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Software Upgrades

Updated: Mar 15

One of the most overlooked aspects of infrastructure is software. Most of the software that runs our most critical infrastructure is outdated, or needlessly integrated. This presents numerous issues for the government, taxpayers and national security.

Software tends to be slow when it’s outdated. Yet, much of the U.S. government relies on software that is ancient relative to quickly evolving technology. 

When we update the software on our devices, it’s not just to keep our devices functional and speedy, it also patches security issues and other vulnerabilities. As of 2021, much of critical U.S. infrastructure is in desperate need of cybersecurity updates. As new malware is continually developed, there needs to be constant maintenance. This requires exorbitant amounts of money, which some experts have characterized as a “black hole.” The size and scale of this issue have led to calls that critical infrastructure be increasingly decoupled from software, lest the issue become more onerous.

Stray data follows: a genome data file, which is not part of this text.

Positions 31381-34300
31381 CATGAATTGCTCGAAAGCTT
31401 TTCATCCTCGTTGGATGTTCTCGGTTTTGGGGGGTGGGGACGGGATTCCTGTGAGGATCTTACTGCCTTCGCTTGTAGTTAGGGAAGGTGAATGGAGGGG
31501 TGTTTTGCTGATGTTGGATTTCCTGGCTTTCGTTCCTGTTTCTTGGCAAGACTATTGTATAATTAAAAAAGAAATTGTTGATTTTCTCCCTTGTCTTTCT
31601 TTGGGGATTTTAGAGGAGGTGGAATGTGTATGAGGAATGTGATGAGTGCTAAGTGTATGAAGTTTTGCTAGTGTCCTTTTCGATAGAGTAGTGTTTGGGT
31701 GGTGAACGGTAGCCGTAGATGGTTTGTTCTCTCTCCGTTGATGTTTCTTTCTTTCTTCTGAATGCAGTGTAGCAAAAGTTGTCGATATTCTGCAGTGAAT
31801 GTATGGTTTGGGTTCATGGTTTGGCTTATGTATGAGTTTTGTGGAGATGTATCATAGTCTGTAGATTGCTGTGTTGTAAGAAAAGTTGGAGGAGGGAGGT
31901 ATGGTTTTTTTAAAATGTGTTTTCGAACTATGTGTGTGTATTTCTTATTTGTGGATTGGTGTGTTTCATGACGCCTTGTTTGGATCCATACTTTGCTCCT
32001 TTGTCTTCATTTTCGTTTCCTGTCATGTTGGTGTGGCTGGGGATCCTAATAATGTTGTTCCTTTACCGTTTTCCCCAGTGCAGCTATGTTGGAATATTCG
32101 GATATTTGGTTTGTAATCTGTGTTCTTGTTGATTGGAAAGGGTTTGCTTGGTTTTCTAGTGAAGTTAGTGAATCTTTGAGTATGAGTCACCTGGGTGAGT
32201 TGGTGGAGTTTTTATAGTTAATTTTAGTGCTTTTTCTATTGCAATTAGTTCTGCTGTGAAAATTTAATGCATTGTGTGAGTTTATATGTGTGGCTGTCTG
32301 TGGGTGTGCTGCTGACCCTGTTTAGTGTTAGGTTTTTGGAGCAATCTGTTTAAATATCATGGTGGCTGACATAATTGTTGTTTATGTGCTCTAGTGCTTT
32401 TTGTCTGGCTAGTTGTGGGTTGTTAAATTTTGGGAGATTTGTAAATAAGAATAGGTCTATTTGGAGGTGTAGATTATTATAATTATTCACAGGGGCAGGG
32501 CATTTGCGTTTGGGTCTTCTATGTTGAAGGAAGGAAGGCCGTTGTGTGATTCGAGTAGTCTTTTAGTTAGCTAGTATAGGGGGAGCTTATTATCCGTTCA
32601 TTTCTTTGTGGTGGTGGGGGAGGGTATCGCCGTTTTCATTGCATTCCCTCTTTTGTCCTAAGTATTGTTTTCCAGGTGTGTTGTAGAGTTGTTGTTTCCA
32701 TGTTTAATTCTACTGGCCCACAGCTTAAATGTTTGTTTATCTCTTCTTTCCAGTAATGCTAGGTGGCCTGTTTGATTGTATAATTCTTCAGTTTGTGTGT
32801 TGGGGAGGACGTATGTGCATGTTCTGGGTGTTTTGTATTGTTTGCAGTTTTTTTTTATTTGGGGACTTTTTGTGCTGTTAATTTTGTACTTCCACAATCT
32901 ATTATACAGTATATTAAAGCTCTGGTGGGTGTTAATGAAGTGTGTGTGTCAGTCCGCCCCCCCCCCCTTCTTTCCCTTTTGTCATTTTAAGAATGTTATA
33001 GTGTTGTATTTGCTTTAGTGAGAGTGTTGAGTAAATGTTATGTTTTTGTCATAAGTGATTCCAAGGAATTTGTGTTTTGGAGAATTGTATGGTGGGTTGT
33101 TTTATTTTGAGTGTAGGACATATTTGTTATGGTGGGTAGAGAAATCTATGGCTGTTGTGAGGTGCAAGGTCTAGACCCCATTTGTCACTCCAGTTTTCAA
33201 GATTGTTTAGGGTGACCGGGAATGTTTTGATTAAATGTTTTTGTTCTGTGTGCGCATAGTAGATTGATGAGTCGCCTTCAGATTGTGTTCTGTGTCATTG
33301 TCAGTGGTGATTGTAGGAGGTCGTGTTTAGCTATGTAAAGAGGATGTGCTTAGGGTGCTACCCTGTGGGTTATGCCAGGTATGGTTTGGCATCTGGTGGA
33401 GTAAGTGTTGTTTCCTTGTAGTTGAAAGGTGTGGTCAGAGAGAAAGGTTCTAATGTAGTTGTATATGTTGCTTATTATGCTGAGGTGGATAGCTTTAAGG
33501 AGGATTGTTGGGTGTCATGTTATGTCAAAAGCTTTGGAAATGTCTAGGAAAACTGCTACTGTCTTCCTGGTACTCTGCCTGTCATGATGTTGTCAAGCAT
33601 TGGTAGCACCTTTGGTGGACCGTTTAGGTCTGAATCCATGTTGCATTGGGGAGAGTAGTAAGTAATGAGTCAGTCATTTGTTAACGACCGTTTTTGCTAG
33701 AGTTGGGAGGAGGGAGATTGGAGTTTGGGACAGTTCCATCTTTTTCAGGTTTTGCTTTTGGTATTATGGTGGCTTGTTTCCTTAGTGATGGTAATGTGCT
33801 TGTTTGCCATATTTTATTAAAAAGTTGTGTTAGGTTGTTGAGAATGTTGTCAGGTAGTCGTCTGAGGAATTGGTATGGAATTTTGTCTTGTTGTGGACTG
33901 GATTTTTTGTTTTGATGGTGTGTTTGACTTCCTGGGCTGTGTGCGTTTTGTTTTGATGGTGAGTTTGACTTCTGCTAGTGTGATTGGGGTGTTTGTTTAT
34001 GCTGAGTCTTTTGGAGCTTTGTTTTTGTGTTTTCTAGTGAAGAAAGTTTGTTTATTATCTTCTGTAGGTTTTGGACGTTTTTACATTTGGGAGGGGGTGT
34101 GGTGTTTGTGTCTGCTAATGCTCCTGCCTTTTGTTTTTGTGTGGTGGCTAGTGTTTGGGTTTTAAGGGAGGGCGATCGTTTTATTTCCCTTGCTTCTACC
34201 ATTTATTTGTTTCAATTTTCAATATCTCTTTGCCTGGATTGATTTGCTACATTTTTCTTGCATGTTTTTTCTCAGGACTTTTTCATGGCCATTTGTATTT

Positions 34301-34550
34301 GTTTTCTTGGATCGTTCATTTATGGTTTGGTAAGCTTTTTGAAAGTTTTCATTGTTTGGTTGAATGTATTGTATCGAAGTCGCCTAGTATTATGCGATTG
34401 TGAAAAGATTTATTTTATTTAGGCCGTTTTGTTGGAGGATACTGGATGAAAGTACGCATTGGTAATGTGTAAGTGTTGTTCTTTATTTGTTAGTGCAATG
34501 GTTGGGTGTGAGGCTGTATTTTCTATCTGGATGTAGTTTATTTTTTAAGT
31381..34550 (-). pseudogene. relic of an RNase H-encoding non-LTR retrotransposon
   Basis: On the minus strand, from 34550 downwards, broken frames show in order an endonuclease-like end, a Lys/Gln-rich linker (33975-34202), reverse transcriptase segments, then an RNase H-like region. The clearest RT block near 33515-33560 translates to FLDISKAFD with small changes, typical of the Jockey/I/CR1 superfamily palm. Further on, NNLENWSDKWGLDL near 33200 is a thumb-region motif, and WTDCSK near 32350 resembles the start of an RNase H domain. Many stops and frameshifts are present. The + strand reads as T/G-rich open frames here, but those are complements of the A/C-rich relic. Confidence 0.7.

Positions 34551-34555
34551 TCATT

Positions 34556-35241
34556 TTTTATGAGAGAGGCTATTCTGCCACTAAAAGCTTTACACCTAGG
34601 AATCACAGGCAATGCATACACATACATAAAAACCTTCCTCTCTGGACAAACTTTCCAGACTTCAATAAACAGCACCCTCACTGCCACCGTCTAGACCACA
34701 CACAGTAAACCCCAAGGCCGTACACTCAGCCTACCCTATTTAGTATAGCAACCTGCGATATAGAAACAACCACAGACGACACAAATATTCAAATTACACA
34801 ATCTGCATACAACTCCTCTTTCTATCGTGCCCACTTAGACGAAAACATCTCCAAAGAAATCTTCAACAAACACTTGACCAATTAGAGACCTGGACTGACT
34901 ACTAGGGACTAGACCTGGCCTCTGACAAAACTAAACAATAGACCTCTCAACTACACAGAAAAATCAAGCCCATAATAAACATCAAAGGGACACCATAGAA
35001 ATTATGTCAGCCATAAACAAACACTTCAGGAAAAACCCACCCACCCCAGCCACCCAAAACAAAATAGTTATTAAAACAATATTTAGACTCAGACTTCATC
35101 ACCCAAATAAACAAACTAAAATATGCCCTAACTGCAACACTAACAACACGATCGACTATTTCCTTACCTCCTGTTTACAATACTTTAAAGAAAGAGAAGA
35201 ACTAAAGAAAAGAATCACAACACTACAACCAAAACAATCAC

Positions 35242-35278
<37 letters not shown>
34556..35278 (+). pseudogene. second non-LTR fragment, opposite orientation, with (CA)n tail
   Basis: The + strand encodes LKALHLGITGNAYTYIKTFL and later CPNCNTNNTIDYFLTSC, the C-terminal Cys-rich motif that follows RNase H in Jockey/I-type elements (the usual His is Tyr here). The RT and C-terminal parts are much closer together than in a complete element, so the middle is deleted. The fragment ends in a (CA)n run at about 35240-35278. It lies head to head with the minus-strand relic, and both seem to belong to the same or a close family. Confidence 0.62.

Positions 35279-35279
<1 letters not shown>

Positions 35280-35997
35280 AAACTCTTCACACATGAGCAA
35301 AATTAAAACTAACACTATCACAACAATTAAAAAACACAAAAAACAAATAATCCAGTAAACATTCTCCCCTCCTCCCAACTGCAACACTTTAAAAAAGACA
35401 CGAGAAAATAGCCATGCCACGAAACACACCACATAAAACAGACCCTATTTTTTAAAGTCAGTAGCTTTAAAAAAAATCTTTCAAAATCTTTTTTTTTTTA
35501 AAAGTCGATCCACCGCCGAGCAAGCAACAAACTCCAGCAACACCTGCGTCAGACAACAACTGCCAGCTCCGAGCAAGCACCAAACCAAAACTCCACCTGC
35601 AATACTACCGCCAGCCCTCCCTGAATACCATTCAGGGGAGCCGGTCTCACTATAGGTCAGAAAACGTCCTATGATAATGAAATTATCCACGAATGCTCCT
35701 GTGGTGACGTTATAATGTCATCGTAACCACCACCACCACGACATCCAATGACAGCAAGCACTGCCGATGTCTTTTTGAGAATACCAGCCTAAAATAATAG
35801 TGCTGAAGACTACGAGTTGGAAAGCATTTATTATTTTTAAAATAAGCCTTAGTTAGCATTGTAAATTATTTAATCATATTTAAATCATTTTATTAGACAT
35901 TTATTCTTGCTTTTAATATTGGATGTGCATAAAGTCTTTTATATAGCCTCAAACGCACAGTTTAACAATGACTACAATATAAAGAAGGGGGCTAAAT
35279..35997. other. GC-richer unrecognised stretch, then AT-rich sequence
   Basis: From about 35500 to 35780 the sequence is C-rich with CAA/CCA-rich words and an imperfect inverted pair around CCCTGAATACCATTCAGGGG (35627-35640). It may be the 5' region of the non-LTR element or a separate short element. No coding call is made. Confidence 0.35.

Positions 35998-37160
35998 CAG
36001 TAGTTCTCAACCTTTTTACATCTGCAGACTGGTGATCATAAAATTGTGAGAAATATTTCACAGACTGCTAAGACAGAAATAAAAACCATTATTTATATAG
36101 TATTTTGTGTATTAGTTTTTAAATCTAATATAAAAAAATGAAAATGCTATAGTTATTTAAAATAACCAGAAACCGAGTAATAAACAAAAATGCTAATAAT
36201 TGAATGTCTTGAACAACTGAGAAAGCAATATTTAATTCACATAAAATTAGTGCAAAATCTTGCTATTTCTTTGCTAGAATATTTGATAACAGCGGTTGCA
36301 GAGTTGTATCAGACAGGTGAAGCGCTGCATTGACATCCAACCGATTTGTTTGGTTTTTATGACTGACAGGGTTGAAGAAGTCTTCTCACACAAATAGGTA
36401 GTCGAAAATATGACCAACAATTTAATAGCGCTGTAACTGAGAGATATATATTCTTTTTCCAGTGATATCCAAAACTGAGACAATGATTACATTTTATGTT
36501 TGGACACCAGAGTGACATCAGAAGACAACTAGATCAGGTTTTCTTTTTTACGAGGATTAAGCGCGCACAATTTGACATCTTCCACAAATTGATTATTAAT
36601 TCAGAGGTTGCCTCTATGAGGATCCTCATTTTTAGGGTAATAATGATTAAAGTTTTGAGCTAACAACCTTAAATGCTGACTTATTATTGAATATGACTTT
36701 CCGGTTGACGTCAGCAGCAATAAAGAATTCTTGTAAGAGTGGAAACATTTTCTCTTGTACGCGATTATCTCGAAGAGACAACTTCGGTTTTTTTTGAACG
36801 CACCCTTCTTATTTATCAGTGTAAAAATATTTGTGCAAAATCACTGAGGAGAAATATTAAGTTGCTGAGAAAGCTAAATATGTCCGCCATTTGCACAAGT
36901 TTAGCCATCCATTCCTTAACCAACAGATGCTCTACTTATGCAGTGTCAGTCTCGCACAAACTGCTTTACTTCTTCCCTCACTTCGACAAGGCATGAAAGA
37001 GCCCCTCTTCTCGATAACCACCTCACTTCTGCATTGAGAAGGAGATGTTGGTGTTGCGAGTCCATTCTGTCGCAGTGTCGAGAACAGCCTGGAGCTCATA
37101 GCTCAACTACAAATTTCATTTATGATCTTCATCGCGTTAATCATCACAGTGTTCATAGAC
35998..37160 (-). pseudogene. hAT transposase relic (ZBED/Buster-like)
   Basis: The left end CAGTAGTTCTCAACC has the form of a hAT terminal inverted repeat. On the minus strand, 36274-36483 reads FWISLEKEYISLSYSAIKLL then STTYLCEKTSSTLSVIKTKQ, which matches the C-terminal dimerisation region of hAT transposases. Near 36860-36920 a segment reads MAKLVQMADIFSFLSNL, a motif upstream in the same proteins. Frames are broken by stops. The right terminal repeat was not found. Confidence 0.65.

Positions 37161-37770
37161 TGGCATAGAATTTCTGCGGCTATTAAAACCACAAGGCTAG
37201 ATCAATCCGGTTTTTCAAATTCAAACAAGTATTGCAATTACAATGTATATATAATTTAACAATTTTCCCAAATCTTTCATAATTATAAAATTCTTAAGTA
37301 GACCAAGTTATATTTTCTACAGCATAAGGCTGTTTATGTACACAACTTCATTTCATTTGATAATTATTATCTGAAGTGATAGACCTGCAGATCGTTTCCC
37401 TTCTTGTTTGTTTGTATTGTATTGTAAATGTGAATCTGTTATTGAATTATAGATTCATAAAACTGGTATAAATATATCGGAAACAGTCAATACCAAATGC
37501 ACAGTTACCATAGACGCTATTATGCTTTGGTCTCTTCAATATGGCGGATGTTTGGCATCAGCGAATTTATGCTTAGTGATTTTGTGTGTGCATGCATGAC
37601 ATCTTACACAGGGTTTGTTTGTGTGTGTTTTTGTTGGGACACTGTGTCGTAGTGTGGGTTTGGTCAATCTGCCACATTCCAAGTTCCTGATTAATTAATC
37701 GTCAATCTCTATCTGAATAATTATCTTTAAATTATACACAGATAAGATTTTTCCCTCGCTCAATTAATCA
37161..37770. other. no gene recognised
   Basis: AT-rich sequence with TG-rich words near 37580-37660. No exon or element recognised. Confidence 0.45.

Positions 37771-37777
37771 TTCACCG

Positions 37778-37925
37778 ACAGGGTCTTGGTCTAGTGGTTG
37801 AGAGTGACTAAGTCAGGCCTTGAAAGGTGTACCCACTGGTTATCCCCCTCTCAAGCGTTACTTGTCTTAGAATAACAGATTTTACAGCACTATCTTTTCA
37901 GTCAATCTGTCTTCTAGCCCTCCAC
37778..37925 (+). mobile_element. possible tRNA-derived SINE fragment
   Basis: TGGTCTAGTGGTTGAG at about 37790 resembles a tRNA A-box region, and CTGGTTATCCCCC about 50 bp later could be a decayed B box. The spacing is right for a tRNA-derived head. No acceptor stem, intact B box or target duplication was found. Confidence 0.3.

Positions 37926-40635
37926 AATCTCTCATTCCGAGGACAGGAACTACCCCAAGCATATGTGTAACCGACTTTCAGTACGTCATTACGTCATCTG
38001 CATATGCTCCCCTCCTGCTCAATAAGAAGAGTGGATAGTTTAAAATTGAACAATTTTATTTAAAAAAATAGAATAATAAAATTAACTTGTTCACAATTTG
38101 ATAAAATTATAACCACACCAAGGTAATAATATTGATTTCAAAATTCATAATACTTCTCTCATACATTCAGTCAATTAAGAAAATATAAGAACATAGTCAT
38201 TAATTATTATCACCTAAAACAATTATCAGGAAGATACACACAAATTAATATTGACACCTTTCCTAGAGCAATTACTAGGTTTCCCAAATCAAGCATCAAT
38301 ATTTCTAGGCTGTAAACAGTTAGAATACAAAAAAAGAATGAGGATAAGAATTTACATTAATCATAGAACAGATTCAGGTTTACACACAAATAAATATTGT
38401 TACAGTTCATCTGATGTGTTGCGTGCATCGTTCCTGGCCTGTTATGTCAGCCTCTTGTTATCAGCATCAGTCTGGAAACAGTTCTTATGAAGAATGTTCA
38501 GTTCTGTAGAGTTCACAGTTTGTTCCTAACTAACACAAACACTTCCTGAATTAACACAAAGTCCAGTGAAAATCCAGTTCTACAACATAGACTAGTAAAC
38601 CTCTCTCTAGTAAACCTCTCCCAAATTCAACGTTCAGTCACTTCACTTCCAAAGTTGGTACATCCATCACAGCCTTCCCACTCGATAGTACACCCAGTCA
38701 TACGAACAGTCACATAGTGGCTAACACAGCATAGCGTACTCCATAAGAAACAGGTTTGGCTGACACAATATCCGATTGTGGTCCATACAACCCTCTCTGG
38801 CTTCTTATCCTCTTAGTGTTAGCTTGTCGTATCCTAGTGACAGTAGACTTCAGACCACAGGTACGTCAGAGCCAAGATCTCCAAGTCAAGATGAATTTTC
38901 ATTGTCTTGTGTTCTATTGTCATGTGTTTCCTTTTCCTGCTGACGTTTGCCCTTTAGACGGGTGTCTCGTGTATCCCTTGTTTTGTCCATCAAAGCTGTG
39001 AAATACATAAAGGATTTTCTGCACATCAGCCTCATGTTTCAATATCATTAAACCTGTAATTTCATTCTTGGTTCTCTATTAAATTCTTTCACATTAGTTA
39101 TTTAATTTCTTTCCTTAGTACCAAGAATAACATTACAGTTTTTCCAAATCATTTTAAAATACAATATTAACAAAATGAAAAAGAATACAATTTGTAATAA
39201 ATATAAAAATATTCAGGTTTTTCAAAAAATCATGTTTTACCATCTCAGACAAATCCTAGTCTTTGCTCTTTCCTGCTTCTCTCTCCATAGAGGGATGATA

The sizable role that software plays when it comes to infrastructure should be fully comprehended. It’s not something that can be updated periodically, nor is it something that we ought to have in every aspect of our infrastructure. We must recognize the proper role it plays in creating an efficient system and manage it in a meaningful manner that does not frivolously waste taxpayer money or create opportunities for those who seek to damage infrastructure.


Balcerzak, A. (4, April 2020). NJ’s 40-year-old system increases delays for unemployment checks amid coronavirus crisis. North Jersey Media Group.

Goure, D. (2021, September 10). America’s Critical Infrastructure Needs a Cybersecurity Upgrade. The National Interest; The Center for the National Interest.   

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